Insularity, for an Azorean, is not the circumstance of living in an island! Insularity is the presence of a spirit that s/he keeps stubbornly; it is the strength of a volcano bursting through the ocean to look at the sun; it is the introspection that results from the confrontation with the grandeur of nature; it is faith, in the middle of the sea!
The insularity that emerged in the brume of the Atlantic, uniting the Azoreans, re-emerged in the brume of the margins of the river Douro.
It all began in the summer of 1976 when a group of Azoreans met in Gondomar, at the house of a medical doctor from the island of Faial, Dr. José Eduardo Garcia Vargas. The idea was to establish a House of Azores in the North of the country. There was a great deal of enthusiasm but the project had not yet matured. There were two options on the table: was our house to be a delegation of the House of Azores in Lisbon or would it be an autonomous House? Soon thereafter, the second option was chosen.
On the 6th of March of 1980, the official foundation of the House of Azores North (CAN) took place.
In September of 1981, the first number of the Cultural Bulletin of CAN was published. In this publication, engineer Guido Rodrigues, the first president of the Administration/Directorate, mentions the “establishment of a House of the Azores in the north of Portugal, an institution that would foment the congregation of the Azorean community, enabling it to contribute to the development of ours islands and for the establishment of bonds with the North of Portugal.” Adding to the objectives outlined, the cultural and social affirmation of the recently created institution was also sought at the local, regional and national levels. From the outset, there was a common transversal purpose in all of the activities that were undertaken: procuring a head office.
Traditional feasts, gatherings, and excursions were organized, manifesting our interest in congregating the small Azorean community that resides in the north of Portugal, thereby securing more institutional leverage. The Cultural and Informational Bulletin of CAN has played a fundamental role in the divulgation and promotion of the “CAN project” throughout the 1980s.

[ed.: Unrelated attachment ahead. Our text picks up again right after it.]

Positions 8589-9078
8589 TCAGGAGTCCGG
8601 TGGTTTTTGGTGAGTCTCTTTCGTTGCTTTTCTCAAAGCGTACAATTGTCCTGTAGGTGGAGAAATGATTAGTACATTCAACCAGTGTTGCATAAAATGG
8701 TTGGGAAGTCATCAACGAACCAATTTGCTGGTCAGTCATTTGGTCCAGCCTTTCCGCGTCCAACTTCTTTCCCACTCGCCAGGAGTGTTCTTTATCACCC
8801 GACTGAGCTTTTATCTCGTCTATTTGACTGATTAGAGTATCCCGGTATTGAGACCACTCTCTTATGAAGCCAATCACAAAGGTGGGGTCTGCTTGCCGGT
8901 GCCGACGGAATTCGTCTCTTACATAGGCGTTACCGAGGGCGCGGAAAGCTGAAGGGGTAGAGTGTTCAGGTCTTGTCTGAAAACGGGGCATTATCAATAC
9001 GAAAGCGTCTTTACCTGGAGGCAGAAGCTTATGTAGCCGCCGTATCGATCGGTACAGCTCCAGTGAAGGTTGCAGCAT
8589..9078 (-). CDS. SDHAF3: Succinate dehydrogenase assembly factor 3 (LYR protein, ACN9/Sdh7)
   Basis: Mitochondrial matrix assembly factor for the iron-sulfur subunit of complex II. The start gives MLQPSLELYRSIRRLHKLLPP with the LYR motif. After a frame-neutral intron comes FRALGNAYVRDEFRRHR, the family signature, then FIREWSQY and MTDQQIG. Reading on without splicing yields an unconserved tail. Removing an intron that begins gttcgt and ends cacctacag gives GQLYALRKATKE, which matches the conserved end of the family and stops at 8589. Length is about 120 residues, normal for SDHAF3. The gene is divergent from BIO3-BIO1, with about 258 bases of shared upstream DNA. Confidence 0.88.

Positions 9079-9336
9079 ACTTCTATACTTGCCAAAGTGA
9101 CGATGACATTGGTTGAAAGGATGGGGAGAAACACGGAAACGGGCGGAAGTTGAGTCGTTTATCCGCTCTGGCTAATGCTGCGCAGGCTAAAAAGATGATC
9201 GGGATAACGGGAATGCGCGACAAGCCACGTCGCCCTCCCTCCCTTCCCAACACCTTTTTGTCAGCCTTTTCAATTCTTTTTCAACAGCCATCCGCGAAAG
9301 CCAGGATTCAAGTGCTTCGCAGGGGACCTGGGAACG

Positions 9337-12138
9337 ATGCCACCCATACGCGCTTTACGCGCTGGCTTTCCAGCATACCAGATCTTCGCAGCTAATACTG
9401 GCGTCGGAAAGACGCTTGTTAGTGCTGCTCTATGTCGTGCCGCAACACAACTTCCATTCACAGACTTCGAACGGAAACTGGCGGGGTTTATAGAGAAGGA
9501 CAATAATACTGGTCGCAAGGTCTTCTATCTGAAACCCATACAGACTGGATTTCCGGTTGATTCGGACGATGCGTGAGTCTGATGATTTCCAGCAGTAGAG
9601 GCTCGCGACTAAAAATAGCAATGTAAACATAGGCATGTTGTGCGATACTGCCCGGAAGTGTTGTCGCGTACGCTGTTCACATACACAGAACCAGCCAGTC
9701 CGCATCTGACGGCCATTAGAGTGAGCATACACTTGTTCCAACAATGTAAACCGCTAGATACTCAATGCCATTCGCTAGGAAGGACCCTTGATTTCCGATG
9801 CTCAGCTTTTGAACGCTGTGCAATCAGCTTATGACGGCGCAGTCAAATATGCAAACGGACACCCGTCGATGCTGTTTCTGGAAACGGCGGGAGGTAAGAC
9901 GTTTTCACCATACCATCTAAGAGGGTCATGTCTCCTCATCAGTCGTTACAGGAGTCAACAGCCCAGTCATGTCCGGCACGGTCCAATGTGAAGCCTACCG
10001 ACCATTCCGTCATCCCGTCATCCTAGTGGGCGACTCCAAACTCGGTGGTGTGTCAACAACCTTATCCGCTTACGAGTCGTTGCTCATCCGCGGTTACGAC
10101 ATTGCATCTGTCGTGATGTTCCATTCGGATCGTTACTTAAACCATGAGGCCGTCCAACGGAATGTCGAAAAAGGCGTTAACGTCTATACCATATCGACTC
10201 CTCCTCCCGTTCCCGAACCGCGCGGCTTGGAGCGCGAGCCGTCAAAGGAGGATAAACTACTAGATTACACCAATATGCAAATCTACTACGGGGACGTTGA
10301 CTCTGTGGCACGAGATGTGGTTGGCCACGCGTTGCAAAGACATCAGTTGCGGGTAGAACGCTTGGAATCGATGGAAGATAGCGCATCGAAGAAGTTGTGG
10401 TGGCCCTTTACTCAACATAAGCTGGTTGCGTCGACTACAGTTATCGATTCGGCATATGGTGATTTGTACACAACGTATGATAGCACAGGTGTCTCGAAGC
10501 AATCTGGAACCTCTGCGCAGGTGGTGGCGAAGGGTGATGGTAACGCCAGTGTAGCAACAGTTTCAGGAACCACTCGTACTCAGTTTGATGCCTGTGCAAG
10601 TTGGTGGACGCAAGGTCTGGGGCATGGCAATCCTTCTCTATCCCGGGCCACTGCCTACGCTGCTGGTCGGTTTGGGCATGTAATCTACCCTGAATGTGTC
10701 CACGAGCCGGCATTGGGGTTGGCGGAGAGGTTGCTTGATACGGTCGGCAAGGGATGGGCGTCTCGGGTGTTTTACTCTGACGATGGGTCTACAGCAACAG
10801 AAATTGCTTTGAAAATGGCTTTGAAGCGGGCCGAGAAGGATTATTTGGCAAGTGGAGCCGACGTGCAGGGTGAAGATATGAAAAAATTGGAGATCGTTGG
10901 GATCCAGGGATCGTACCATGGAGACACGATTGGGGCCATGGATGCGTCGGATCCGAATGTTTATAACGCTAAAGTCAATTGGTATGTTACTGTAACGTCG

The formation of the Chants Group of CAN in 1985 contributed greatly to the dynamism of the institution since it carried the name of the House to national and foreign audiences. For instance, the Chants Group was warmly received in the Houses of the Azores of New England, Ontario, and Quebec.
The first Festivity of the Holy Spirit in the city of Porto took place in 1987 and was yet another immensely significant achievement since it congregated, in a festive religious environment, Azoreans and other Portuguese from the mainland.
The inauguration, in 1999, of a head-office finally permitted the House of Azores to structure, in a solid and credible manner, the initial project of CAN around the three principal ideas that were enunciated by Guido Rodrigues, nineteen years before: “to congregate the community”, now enlarged to a growing number of non-Azorean members (with the same rights and duties of their insular co-members); “to contribute to the development of our islands”, a transversal objective in all of the activities undertaken by the House in its three decades of existence and; finally, “the establishment of bonds with the north of Portugal”, an objective that became the guiding blueprint of CAN. This has been the case not only because there are fewer House members that were born in the islands but also because of the strategic location of this dynamic cluster of azoreanity in the peninsular northeast. This has enabled it to promote the economic interests and the cultural and social values of the Autonomous Region of the Azores north of the river Mondego, on behalf of the Azores and of Azoreans.
The initial intent of gathering Azoreans that long for their islands led to the establishment of the House of the Azores of the North, an non-profit Public Service institute that in its social activities defends the interests of the Autonomous Region of the Azores and contributes to its progress, develops cultural and other activities and provides services to its associate members and to the Azorean community of the city of Porto. It is, therefore, a center of reflection that defends the interests of the Azores. It promotes and develops relationships between the archipelago and the north of Portugal and Galicia in the social, cultural, and economic domains.
Throughout its existence, the House has promoted the Azores, its culture, and traditions, as well as its economic interests through its many activities and initiatives, whether as a partner or as an organizer of joint ventures. The House also has a social agenda that manifests itself in the proposal of policies that defend individual and collective rights; the signing of protocols of collaboration with regional, national and international public or private entities. It also seeks to support and orient Azoreans that have recently settled in the north, such as students, the sick and others. No less importantly, it strives to promote bonds of friendship and the approximation of the Azores to the north of Portugal. It is and will remain an island of Azorean culture in the north of Portugal.